If you collect Gettysburg art prints, this one is of interest as it is one of the few prints that depicts downtown Gettysburg under the Confederate occupation, and is one of only two I am aware of concerning Early’s entry (the other one is of Early’s cavalrymen under Elijah White entering town shortly before Early’s Georgia infantry under John B. Gordon arrived).
The recent clear cutting of the non-historic woods that have overgrown the southern part of the Gettysburg battlefield has resulted in a much more open appearance. The view from Little Round Top looking southwesterly toward Devil’s Den and beyond to Warfield Ridge is now quite striking, and one can get a little better sense of the terrain beyond the rocky Plum Run Valley area. On this gorgeous Saturday in mid-April, the tourists were out in droves, as well as hundreds of boy scouts from a wide variety of states.
The National Park Service is to be commended for its long-term focus on restoring historic site lines at Gettysburg National Military Park, and the tree-cutting is still is progress (most recently near the McAllister farm).
The old Gettysburg Visitors Center / Rosensteel Museum is now gone, having been demolished over the past 2 weeks. Here are a couple of photographs taken today while I was in town for the annual History Meets the Arts festival.
The destruction of the decrepit Cyclorama building has unfortunately been delayed because of a lawsuit and a ruling that prohibits the park service from ripping down the old eyesore until preservation efforts can be mounted.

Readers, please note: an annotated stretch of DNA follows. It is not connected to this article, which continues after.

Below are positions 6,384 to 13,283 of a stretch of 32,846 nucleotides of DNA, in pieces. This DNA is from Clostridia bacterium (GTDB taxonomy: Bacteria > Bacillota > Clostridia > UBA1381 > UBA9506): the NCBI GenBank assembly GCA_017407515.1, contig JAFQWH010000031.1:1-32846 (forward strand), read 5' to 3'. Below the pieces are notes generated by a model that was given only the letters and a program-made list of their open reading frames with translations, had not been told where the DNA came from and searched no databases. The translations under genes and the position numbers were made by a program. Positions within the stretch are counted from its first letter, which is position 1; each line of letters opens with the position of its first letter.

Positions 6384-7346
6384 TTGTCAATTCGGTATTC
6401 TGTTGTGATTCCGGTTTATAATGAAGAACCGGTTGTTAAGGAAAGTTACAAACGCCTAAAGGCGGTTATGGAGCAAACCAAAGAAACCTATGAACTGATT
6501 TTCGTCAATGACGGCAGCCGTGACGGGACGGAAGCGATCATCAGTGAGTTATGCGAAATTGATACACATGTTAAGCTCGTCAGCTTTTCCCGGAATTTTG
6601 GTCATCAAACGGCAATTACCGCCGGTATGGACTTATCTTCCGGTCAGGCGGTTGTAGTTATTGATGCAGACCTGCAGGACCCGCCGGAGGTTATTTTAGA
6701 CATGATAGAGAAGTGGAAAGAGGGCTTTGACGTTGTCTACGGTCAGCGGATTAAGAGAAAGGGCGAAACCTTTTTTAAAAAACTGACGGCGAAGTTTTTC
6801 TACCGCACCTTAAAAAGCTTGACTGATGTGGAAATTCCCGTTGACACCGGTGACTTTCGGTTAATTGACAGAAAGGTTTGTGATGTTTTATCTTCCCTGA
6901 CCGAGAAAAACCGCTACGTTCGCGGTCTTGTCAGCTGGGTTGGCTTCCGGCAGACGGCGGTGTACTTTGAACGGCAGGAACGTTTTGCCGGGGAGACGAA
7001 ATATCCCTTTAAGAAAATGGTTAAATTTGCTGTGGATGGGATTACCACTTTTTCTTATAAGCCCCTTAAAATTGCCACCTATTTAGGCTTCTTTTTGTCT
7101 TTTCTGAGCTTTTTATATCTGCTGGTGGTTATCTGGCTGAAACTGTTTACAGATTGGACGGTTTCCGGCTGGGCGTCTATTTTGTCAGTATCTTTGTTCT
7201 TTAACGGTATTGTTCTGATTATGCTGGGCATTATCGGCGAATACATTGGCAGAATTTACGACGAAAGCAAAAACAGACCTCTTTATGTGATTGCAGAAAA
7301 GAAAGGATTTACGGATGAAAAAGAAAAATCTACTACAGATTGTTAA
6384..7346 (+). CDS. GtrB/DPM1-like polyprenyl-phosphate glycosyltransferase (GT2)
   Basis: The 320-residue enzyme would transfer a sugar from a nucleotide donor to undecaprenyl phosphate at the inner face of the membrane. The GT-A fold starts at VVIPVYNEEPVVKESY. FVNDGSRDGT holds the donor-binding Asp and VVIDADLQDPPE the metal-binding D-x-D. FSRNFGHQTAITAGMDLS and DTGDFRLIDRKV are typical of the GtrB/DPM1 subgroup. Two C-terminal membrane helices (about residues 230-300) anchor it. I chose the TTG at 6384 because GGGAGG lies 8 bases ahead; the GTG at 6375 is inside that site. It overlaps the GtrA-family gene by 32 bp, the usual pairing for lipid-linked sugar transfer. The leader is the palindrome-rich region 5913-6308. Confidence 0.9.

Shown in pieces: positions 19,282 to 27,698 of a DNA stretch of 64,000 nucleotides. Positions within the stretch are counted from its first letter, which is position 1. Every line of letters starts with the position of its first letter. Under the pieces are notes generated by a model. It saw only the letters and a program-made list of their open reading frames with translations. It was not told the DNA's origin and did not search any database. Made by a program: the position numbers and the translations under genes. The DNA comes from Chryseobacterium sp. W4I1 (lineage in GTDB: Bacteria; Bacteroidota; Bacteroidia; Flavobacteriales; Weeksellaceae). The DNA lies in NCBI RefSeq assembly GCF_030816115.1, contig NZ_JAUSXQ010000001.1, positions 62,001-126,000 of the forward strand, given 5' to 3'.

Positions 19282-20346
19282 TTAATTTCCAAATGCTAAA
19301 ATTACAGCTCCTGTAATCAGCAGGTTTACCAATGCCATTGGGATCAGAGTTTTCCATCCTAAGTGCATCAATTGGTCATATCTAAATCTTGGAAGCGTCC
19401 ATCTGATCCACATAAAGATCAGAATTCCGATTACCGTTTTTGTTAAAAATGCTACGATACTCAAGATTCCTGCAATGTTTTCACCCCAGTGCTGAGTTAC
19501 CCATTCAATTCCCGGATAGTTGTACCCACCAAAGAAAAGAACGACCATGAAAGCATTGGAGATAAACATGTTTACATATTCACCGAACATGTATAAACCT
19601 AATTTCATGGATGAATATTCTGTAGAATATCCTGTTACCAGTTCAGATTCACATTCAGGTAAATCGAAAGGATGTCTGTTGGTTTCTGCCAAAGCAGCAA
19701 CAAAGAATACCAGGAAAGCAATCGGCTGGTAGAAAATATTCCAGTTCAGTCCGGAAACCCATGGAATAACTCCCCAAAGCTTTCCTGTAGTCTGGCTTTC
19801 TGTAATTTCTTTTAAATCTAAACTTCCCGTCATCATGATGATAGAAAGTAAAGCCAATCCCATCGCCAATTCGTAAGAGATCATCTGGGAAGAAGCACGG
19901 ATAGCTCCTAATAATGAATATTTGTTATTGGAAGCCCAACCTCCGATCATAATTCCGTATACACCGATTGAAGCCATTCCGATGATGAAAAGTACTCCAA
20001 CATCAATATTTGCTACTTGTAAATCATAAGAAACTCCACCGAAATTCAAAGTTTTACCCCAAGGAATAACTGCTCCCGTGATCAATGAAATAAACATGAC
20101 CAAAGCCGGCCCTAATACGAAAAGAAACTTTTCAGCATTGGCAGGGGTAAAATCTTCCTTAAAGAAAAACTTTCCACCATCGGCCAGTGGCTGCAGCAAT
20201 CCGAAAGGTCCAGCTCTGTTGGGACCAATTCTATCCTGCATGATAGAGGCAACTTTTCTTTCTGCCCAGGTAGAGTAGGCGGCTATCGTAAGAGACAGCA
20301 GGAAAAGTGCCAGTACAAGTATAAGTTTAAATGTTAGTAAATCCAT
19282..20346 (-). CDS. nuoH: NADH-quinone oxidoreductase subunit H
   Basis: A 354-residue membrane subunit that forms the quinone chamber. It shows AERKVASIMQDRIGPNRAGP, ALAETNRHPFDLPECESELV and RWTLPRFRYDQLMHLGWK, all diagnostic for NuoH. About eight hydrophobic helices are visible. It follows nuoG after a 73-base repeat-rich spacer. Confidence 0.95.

A model orchard marks this section of the Artillery Ridge Campground’s HO scale Gettysburg diorama. Photo by Randy Miller.
Gettysburg National Military Park News Release
For Release: April 8, 2009
Contact: Katie Lawhon
Phone: 717/ 334-1124 x 3121
Gettysburg NMP Plants More Battlefield Orchards This Week
This week, Gettysburg National Military Park is replanting four more historic orchards in major battle action areas on the battlefield. Contractors for the National Park Service will replant 30 acres of orchards with hardy varieties of apple so visitors can better understand the fighting and see the battlefield through the eyes of the soldiers fighting in 1863.
The project includes replanting the largest orchard in the park – the McMillan Orchard which is 26 acres along both sides of West Confederate Avenue. In addition, the park is replanting the orchards at the Timbers Farm, Klingel farm and at the Spangler farm at East Cavalry Battlefield. The contractor is Hively and the trees are six varieties of hardy apple.
According to park historians, almost every farm of any size in 1863 Gettysburg had an orchard, usually of a size in proportion to the farmstead. The orchards played many roles during the battle–cover from observation or from fire for both troops and artillery batteries; concealment during movement; obstructions to observation or clear fields of fire; places to gather to rest or seek medical assistance.
Since 2000, the park has replanted 79 acres at 32 historic orchard sites. The goal is to replant a total of 160 acres of orchards throughout the major battle action areas of the battlefield. For more information go to www.nps.gov/gett